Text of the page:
A raccoon gets the fundamental body structure of the bear, however, is significantly smaller. It is a fox-like face, stocky physique, along with a bushy tail with black rings on it. It has distinctive spots of dark pelt across the eyes, which seem as a mask and provide it a cunning, bandit like look. The colour of the raccoon normally ranges from gray to brownish.

Points needed:

  • 1. Drawing sheet
  • 2. Drawing & shading pencils
  • 3. Eraser
  • 4. Crayons or Paints and brushes

Measures to draw a raccoon:

  • Essential body framework: Draw a circle to create the top and another huge one for your body.
  • Eyes: Within the face, draw two small circles for eyes and two large ovals behind each eye to emphasize the patches. Colour or shade the spots in order that they stand-out distinct in the eyes.
  • Face: Draw two little triangles with curved vertices on very top of head, depicting the ears. Pull a round-nose and two little semicircles open in the very best for the snout. Complete the face by showing fur right underneath the ears and on either side of the cheeks.
  • Body: Now focus on the contour of your body. At the end of the human body, sketch out the rear paws. Pull the front limbs from one fourth manner downwards of the human body. The forepaws could be drawn like slight human hands.
  • Tail: Elongate the butt-end a small and sketch out a long thick tail (like that of the squirrel). The tail should be pointed and full of stripes.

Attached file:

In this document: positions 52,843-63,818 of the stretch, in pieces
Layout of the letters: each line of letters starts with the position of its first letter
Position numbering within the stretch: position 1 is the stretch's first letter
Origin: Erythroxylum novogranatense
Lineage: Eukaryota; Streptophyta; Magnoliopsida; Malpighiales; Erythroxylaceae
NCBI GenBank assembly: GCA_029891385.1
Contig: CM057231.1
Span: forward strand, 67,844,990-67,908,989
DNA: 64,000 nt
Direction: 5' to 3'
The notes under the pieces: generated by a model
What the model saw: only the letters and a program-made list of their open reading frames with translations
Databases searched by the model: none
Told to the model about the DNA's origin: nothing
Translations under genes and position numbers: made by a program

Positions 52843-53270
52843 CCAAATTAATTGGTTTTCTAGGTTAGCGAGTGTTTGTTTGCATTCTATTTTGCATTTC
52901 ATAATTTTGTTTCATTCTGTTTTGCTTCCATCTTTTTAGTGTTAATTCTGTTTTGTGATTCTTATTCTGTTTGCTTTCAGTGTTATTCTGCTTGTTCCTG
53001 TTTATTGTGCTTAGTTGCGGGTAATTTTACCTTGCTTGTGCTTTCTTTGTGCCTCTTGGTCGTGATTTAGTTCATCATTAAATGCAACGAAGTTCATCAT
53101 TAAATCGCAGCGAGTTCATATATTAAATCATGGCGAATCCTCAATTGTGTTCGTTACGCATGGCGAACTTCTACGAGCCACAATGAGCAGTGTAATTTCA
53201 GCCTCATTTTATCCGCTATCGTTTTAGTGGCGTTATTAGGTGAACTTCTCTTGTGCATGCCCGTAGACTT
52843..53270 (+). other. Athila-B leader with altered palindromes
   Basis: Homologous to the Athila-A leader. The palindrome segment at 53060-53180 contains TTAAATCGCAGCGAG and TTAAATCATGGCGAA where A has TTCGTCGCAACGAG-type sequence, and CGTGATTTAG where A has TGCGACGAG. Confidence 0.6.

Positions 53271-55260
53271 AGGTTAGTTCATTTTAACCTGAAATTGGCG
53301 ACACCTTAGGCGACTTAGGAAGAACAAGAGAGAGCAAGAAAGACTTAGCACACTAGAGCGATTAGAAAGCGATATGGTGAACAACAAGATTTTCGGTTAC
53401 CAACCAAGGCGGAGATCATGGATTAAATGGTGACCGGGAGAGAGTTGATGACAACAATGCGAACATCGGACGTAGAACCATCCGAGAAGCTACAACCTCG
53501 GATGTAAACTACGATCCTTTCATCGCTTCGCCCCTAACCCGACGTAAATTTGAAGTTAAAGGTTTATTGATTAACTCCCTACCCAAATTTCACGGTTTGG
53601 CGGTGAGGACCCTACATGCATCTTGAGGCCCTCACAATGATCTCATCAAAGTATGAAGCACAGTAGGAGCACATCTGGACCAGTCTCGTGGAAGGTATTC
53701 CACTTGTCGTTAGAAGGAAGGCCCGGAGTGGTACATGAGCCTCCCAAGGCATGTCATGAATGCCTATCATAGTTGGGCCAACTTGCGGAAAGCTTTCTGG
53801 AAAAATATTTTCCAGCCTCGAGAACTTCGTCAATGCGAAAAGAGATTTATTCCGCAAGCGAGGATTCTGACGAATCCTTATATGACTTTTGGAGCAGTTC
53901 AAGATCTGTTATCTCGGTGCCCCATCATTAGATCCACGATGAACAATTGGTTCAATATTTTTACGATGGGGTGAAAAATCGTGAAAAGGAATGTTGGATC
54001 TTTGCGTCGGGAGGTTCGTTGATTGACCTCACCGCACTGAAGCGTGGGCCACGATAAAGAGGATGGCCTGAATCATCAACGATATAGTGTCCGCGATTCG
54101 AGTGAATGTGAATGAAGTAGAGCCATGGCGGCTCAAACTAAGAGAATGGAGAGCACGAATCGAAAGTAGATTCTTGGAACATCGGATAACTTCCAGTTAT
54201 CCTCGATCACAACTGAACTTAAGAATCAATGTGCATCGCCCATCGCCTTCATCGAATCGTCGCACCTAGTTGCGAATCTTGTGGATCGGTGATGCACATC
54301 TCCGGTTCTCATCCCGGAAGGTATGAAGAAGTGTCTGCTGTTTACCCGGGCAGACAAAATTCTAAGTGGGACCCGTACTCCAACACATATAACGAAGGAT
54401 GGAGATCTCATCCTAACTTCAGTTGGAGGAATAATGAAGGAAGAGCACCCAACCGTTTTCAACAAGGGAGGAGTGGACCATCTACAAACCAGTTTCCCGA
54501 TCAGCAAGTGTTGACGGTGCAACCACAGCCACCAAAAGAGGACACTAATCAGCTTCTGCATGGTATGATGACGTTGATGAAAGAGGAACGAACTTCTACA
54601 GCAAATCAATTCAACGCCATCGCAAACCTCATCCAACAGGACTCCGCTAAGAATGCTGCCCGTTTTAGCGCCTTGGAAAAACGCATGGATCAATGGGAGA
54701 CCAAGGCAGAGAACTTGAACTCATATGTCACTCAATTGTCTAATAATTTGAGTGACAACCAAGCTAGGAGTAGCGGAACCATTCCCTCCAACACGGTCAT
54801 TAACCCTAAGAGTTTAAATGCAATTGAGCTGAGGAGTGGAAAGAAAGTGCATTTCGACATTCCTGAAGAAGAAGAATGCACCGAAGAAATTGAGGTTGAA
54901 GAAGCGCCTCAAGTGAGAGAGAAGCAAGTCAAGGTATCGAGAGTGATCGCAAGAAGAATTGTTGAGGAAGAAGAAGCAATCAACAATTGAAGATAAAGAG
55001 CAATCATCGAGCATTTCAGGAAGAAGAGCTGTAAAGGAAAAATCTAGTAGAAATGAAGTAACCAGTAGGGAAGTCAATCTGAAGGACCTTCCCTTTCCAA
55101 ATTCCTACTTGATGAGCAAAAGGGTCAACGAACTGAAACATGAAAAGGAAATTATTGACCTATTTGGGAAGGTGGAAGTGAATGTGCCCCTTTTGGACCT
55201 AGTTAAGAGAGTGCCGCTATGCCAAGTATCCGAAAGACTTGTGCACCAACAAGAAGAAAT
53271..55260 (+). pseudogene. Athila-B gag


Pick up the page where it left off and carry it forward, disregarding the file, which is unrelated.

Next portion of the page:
• Colour: Utilize a light gray or brownish colour for your body and emphasize the pelt, patches on the other side of the eyes, along with the stripes within the tail, with a darker colour.
Category: Drawing Tips

Fantasy Parasite Sculptures

It’s no secret that I love parasites. They are elegant and bizarre, and ubiquitous! Every living thing on the planet is host to it’s own unique medley of internal parasites. Is it not comforting to know that one is never alone?

This series of miniature sculptures are my own take on what internal parasites might exist on other planets. You never know – these might not be too far from reality!

These little guys are for sale on my Etsy storefront. Get them before they find another host!

Category: news

The Glastig – A New Mini!


Today was the Word Under the Street portion of Vancouver Public Library’s Annual Literary festival: Word On the Street.

Last year was my first, sharing a table with Cloudscape Comics. This year I decided to try and deck out an entire table. It was a great day full of great people. Unfortunately I didn’t get any pictures, but I do have a scan of my new comic.

Glastig is a 20 page mini about a Scottish satyr who uses her mysterious charisma to lure a traveller far from the road. It’s got a black and white interior, and was a lot of fun to make – I’ll always jump at the change to draw goats. This debuted at Word Under the Street, and was really well received.

I’ll be making ‘the Glastig’ available on my Etsy storefront tomorrow. I’m really digging this format, and I’m excited to start work on my next folklore comic.

Big things on the horizon – look out!

Category: the Glastig

Guest comic for Teach English in Japan

Greetings and hello!

I’ve done a guest page for the (normally) semi-auto-bio webcomic ‘Teach English in Japan’, as the lovely & talented Jeff Ellis is enjoying some much deserved vacation time from his project. You can read the first of the two-pager on Jeff’s site today:

I am also elbow-deep in a new minicomic called ‘the Glastig’, which I am working to have completed by Word Under the Street at the end of this September, at which I have a FULL table (To all the locals: I hope to see you there!). It is not often that I have a full table, and so I am excited to fill it up with awesome stuff for you to look at. Once ‘The Glastig’ is available, I’ll post it here too, so don’t worry.

I hope that summer has treated you well and that you make the most out of these last few days of it. All the best!

Category: news